Group members believe financial aid should not be tied to whether a school grants permission to contact. They want to know if others in the membership feel the same way. The group also agreed that enhancements should be made to the formal process students use to notify a school of their desire to transfer. The group will seek input from the membership on appropriate enhancements.

To curb a possible spike in transfers, the working group suggested upping penalties for coaches caught tampering with scholarship athletes at other schools.

The group expressed interest in increasing the consequences for coaches who break recruiting rules to seek out undergraduate and potential graduate students. The working group will ask the Committee on Infractions and enforcement staff to review the concept and provide feedback.

Finally, the working group suggested adding academic accountability to the graduate transfer market by either making graduate transfers count against the 85-man scholarship limit for two years or tweaking the APR formula to up the impact graduate transfers’ academic progress has in the system.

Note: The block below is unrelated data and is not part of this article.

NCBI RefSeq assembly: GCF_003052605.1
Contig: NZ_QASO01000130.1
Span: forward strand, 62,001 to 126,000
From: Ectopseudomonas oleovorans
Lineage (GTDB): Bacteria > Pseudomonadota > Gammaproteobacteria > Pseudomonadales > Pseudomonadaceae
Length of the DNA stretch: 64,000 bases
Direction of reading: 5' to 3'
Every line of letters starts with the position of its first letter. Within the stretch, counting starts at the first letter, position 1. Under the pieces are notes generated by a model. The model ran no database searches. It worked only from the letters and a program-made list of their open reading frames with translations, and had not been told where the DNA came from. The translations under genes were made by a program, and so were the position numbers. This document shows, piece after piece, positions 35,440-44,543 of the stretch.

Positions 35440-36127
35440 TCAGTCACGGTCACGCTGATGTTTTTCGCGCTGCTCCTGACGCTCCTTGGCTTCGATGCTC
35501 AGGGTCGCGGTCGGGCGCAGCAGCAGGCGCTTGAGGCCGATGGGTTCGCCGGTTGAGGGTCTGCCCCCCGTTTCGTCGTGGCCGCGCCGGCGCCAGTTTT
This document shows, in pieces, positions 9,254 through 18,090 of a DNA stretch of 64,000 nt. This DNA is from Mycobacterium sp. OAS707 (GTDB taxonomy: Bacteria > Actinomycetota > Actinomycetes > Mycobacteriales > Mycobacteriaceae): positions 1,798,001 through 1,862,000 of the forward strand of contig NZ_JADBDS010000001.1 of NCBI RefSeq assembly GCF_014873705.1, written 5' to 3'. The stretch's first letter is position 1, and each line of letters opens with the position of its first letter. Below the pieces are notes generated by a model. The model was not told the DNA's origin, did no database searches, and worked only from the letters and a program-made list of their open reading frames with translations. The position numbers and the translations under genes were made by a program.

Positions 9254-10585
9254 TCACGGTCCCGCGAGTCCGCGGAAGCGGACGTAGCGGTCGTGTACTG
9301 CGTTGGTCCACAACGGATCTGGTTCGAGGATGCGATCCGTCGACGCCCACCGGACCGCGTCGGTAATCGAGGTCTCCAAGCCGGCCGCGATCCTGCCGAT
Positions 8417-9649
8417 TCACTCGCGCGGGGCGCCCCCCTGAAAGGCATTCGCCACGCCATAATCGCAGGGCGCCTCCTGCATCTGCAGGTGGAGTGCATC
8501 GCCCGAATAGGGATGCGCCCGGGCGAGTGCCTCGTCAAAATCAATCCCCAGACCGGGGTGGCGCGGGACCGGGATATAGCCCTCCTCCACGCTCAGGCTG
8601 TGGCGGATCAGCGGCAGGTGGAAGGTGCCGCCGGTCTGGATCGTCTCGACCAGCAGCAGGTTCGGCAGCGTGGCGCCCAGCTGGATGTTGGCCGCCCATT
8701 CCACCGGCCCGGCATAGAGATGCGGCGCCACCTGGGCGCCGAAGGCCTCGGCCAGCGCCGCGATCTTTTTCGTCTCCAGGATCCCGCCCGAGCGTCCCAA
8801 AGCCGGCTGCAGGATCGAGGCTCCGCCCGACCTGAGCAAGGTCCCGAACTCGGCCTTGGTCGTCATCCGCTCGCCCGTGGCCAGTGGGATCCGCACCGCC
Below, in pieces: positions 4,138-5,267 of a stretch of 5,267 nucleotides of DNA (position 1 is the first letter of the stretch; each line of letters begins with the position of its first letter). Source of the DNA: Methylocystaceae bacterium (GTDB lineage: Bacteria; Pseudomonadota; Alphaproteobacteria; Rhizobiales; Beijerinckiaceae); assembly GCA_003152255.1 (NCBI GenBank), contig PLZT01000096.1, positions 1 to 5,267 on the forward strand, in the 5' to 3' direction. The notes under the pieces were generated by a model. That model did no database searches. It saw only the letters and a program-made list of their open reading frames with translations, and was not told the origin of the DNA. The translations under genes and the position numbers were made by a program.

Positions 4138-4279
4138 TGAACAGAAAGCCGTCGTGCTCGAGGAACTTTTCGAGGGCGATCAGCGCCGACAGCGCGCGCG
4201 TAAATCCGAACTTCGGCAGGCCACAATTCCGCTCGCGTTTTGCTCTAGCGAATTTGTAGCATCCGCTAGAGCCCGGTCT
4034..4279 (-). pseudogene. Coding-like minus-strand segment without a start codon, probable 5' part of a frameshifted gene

One potential approach could be to require that the financial aid provided to graduate students count against a team’s scholarship limit for two years, regardless of whether the graduate student stays for two years or leaves when their eligibility is complete.

Another concept for increasing that accountability is through the Academic Progress Rate calculation, specifically the eligibility and retention points for which a student would be held accountable as they pursue a graduate degree. The Committee on Academics discussed the calculation and the working group plans to continue conversations on the topic.

“I am thrilled with the great progress made this week, and I’m confident we can move forward with some initial concepts for consideration in this year’s legislative cycle,” South Dakota State AD and working group chair Justin Sell said in a statement. “We are working toward academics-based, data-driven decisions that benefit student-athletes, teams and schools.”